When we first meet fresh-faced director Kate Logan in new documentary Kidnapped for Christ, she’s a budding Evangelical filmmaker from a Christian college heading to the Dominican Republic to document a school for at-risk American teens. Named Escuela Caribe, the program is an expensive island retreat billed as a safe haven for wayward teens. As one of the camp directors steadfastly tells the camera, “We’re here to bring the prodigals back”—a reference to the Biblical story of the prodigal son who returns home from his wicked ways.
There’s a flaw with that argument, as Logan points out throughout her documentary, which premieres on Showtime on July 10th: The prodigal son returns because of a change of heart, not because he was sent to a strict boarding school. When Logan begins to interview the students, she discovers many were sent to the school for reasons such as reoccurring panic attacks, poor relationships with their parents, and coming out as homosexual. After they’re sent to the school, their lives were at the mercy of unregulated camp counselors, who the teens say had the authority to commit horrible acts of “reform”: making them run until they bled or lock them in solitary confinement.
Escuela Caribe turns out to be a textbook case in child abuse, a far different story from the original documentary Logan set out to make. As tensions and incidents escalate, she begins to question her Christianity and her involvement with the film. Fortunately, she decides to continue the project and tell the stories of her subjects.
There’s Tai, a 16-year-old sexual assault survivor who acted out and experimented with drugs before her parents sent her to the school prior a few months before to her first interview. Suffering from severe panic attacks, 15-year-old Beth is forced to ask staff members’ permission to enter rooms and was prohibited from ever using a knife or fork to eat. The oldest of the interviewees is David, a once-outgoing high school senior who is trapped in the program because—as his mother succinctly phrased it—she “could never love a gay son.” The film’s title comes from the common practice of parentally sanctioned “kidnapping” of their children to these programs, usually done in the middle of the night or early morning.
Filmmaker Kate Logan stayed at the school in the Dominican Republic for a summer to make her documentary.
Logan’s attempts to create an honest documentary are stifled almost from the beginning. Logan is moved off-campus after a loud scolding from a counselor wakes her one morning. A staff director looms over her shoulder incessantly during the shoot. Finally, she is forced to hide her camera and film her interviews from afar, cradling her mic to capture the frightened kids’ whispers. Logan becomes deeply involved in David’s story after she relays a letter to his friends telling them where he is and the friends attempt to spring him from the program.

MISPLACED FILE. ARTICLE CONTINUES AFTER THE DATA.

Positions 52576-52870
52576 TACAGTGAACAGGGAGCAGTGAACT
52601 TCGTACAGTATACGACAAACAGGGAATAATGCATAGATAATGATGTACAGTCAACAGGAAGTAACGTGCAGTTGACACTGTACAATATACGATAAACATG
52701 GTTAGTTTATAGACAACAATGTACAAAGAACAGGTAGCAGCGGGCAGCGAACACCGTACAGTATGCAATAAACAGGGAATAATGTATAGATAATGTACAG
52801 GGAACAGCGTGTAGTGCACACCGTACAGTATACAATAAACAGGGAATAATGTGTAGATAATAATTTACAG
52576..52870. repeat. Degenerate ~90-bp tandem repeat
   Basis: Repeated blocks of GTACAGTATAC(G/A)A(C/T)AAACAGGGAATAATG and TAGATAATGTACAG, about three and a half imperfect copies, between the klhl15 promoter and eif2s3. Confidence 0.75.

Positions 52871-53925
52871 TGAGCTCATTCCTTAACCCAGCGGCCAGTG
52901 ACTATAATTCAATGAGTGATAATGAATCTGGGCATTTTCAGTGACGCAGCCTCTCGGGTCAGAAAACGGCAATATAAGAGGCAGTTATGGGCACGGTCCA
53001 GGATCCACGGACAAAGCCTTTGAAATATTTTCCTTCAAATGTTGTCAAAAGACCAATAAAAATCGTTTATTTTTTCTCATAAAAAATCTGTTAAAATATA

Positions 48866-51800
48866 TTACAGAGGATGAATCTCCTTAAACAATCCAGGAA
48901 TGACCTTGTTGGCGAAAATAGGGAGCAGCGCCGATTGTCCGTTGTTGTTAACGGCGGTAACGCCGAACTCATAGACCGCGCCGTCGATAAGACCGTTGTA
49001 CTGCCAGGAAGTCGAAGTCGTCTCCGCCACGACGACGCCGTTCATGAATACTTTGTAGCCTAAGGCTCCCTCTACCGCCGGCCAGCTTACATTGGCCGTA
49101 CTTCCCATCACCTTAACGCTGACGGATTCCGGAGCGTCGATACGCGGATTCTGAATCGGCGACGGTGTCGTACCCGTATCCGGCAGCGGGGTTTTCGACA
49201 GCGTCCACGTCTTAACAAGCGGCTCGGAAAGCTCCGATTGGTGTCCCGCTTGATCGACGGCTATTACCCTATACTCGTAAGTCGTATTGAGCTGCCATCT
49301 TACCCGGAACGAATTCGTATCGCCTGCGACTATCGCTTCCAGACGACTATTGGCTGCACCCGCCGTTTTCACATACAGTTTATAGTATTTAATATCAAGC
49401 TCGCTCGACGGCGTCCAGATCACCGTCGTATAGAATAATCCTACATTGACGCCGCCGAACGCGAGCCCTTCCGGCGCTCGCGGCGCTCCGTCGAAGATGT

David’s parents had him taken from their house in Colorado in the middle of the night and flown to Escuela Caribe.
Kidnapped for Christ becomes a difficult exercise in how a documentarian can become a part of their own story and whether they should get involved at all. A few, like Morgan Spurlock and Michael Moore, fly in the face of traditional documentary filmmaking by jumping in front of the camera and provoking action, directing the story in a more aggressively way than the practice of standing back and letting a story unfold (think Grey Gardens or Gimme Shelter). It’s not evident in Kidnapped for Christ whether David’s attempted rescue would have occurred without Logan’s help, for example, though a core group of his friends, neighbors, and teachers were already planning the feat. Logan is present at almost every stage of the escape, which is great for the film, but draws questions to her involvement in the story. In these sequences, Kidnapped for Christ is feels a bit more like the moment in Moore’s Bowling for Columbine where he brings Columbine survivors to K-Mart to protest the sale of ammunition in their stores.
Beyond the activist-documentary debate, the movie itself is harrowing account of the multi-million dollar business that many American parents buy into to “fix” their children. Logan does an impressive job filling in the blanks of a dirty secret while never sacrificing the quality of her documentary. It looks astoundingly good, given the number of times school administrators stepped in to block her. Adult survivors tearfully share their stories, and one former Escuela Caribe staff member expressed the need for accountability. Eerily, the school at the heart of the movie is still operating under a new name and management, and Kidnapped for Christ closes with the disheartening fact that the program is still enrolling teens.
Watch the trailer:
Monica Castillo is a Brooklyn-based freelance writer. You can usually find her on Twitter talking about the movie she just watched at @mcastimovies.